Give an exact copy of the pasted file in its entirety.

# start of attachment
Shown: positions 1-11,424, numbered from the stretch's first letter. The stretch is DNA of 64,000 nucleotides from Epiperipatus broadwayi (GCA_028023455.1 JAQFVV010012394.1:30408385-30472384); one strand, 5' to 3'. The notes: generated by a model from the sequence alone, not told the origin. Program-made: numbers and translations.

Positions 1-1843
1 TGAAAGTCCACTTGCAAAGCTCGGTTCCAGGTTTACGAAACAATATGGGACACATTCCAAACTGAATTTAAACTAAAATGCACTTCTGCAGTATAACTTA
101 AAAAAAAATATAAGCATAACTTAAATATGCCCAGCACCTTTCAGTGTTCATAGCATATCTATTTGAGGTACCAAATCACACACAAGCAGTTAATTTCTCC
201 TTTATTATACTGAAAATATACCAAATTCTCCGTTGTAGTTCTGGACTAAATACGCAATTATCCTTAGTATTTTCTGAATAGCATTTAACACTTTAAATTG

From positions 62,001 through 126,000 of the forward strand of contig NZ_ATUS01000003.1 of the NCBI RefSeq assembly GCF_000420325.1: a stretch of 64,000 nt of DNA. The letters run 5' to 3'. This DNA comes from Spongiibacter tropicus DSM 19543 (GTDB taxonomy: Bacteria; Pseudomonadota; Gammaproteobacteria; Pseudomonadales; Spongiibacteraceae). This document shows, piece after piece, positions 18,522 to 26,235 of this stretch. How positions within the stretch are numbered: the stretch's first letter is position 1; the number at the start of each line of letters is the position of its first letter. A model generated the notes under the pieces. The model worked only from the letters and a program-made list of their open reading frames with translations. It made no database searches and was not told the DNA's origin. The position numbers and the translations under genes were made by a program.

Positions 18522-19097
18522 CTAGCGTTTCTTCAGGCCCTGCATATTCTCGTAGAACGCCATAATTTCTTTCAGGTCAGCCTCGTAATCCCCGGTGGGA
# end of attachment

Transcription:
Shown: positions 1-11,424, numbered from the stretch's first letter. The stretch is DNA of 64,000 nucleotides from Epiperipatus broadwayi (GCA_028023455.1 JAQFVV010012394.1:30408385-30472384); one strand, 5' to 3'. The notes: generated by a model from the sequence alone, not told the origin. Program-made: numbers and translations.

Positions 1-1843
1 TGAAAGTCCACTTGCAAAGCTCGGTTCCAGGTTTACGAAACAATATGGGACACATTCCAAACTGAATTTAAACTAAAATGCACTTCTGCAGTATAACTTA
101 AAAAAAAATATAAGCATAACTTAAATATGCCCAGCACCTTTCAGTGTTCATAGCATATCTATTTGAGGTACCAAATCACACACAAGCAGTTAATTTCTCC
201 TTTATTATACTGAAAATATACCAAATTCTCCGTTGTAGTTCTGGACTAAATACGCAATTATCCTTAGTATTTTCTGAATAGCATTTAACACTTTAAATTG

From positions 62,001 through 126,000 of the forward strand of contig NZ_ATUS01000003.1 of the NCBI RefSeq assembly GCF_000420325.1: a stretch of 64,000 nt of DNA. The letters run 5' to 3'. This DNA comes from Spongiibacter tropicus DSM 19543 (GTDB taxonomy: Bacteria; Pseudomonadota; Gammaproteobacteria; Pseudomonadales; Spongiibacteraceae). This document shows, piece after piece, positions 18,522 to 26,235 of this stretch. How positions within the stretch are numbered: the stretch's first letter is position 1; the number at the start of each line of letters is the position of its first letter. A model generated the notes under the pieces. The model worked only from the letters and a program-made list of their open reading frames with translations. It made no database searches and was not told the DNA's origin. The position numbers and the translations under genes were made by a program.

Positions 18522-19097
18522 CTAGCGTTTCTTCAGGCCCTGCATATTCTCGTAGAACGCCATAATTTCTTTCAGGTCAGCCTCGTAATCCCCGGTGGGA